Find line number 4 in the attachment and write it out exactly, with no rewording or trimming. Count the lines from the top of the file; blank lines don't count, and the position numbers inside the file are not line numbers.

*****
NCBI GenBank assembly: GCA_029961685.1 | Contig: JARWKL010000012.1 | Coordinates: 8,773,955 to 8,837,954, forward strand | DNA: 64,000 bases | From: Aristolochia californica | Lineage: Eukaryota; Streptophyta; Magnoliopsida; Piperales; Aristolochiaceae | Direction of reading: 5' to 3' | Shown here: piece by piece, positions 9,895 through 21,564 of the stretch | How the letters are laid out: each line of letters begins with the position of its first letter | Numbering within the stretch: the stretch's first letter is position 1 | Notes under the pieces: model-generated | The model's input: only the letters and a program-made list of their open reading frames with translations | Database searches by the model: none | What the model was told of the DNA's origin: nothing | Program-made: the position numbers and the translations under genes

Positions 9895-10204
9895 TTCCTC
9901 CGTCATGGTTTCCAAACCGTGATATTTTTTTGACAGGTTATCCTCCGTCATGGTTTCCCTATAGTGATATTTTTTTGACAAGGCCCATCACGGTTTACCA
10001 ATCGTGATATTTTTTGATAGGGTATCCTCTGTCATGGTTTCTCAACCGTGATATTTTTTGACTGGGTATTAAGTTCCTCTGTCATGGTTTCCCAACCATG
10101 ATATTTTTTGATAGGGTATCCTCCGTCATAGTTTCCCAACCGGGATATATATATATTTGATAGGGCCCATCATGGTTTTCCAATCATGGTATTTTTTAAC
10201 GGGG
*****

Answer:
9901 CGTCATGGTTTCCAAACCGTGATATTTTTTTGACAGGTTATCCTCCGTCATGGTTTCCCTATAGTGATATTTTTTTGACAAGGCCCATCACGGTTTACCA